Tapa Cloth
On View In:
Gallery 256
Artist:   Artist Unknown  
Title:   Tapa Cloth  
Date:   1800-1825  
Medium:   Bark, pigment  
Dimensions:   30 13/16 x 62 in. (78.26 x 157.48 cm)  
Credit Line:   The Paul C. Johnson, Jr. Fund  
Location:   Gallery 256  

Barkcloth (tapa) was made throughout Oceania and used in the same context as woven fabric. To make the cloth, the inner bark of a mulberry tree was harvested, soaked, and beaten with a short club. Historically, bold hand-painted patterns were common on Hawaiian tapa, but by the nineteenth century decoration had moved toward smaller, more elaborate designs. New metal tools, introduced after Euro-American contact, made it possible for Hawaiian artists to create intricate bamboo dye stamps. The artist of this barkcloth arranged hundreds of individual impressions in a linear pattern around the border of the cloth.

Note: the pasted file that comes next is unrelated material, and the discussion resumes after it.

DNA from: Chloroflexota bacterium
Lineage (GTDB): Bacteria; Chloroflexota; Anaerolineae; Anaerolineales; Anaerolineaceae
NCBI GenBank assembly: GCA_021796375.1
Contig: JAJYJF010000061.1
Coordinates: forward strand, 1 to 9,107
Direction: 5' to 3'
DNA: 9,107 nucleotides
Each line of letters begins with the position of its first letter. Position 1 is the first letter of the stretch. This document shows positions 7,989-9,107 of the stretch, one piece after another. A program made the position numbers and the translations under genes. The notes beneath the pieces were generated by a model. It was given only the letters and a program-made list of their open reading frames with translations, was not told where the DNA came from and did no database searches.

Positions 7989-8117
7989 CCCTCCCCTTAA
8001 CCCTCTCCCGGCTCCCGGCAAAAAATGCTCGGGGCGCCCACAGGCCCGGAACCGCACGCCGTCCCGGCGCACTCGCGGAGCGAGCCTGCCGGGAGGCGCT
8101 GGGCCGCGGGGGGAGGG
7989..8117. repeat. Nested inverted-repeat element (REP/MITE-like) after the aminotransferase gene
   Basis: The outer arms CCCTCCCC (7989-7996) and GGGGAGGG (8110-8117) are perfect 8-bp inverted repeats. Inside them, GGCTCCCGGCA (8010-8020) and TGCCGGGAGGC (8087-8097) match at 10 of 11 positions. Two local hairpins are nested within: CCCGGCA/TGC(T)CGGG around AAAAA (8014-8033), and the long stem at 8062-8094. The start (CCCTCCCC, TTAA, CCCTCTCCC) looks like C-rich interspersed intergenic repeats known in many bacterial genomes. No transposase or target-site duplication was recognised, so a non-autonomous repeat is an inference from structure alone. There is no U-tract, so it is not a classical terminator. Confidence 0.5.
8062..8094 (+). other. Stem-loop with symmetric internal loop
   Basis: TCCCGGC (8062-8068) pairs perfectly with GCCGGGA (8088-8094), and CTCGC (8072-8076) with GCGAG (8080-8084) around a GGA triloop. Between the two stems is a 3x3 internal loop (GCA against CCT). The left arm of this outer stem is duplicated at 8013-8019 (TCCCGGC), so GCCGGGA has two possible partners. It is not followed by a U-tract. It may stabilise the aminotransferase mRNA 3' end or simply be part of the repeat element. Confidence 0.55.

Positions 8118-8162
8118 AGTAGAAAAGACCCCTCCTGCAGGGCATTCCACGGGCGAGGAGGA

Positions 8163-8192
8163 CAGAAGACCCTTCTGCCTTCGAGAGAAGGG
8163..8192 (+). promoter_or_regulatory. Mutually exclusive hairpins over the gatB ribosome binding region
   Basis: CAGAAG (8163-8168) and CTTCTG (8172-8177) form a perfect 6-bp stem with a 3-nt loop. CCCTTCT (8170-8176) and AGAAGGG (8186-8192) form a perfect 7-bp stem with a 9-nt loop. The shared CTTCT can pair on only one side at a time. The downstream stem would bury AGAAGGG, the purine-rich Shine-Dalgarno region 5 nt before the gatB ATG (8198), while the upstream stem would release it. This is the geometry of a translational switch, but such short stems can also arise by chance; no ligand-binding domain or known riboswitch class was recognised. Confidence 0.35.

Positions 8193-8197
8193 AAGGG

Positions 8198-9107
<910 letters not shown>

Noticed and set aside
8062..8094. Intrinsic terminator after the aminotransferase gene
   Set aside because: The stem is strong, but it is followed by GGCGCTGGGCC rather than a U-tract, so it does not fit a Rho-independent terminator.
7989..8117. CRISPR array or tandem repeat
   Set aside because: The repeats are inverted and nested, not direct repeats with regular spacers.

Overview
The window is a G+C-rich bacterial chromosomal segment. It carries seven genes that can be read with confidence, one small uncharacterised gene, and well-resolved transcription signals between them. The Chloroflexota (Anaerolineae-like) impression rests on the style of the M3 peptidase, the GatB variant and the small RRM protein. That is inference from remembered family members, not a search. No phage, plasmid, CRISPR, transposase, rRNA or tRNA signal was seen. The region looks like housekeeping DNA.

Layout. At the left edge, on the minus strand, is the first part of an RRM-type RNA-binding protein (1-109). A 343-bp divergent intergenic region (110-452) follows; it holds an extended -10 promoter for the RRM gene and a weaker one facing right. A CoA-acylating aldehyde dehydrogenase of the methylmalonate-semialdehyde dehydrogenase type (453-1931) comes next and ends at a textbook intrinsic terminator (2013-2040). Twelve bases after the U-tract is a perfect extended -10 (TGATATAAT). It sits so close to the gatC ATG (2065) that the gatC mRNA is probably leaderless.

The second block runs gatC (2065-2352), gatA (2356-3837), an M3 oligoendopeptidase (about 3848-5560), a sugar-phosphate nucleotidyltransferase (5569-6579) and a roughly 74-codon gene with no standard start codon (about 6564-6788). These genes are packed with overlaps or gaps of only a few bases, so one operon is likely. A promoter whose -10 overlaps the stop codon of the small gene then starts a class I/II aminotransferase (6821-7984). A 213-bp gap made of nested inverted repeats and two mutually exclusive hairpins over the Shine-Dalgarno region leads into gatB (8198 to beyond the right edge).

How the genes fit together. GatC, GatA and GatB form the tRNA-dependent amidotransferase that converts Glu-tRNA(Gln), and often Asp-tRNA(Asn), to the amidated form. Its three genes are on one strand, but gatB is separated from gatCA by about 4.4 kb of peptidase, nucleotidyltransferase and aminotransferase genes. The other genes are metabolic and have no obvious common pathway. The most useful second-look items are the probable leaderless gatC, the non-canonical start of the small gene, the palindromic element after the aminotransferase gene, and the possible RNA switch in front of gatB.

Object Description  
  
Inscriptions:    
Classification:   Textiles  
Physical Description:   triangular fragment decorated with rust-red and dark brown geometric stamps in 4 repeated rows on 2 sides; beige ground  
Creation Place:   Oceania, United States, , Hawaii,  
Accession #:   2000.25.2  
Owner:   The Minneapolis Institute of Arts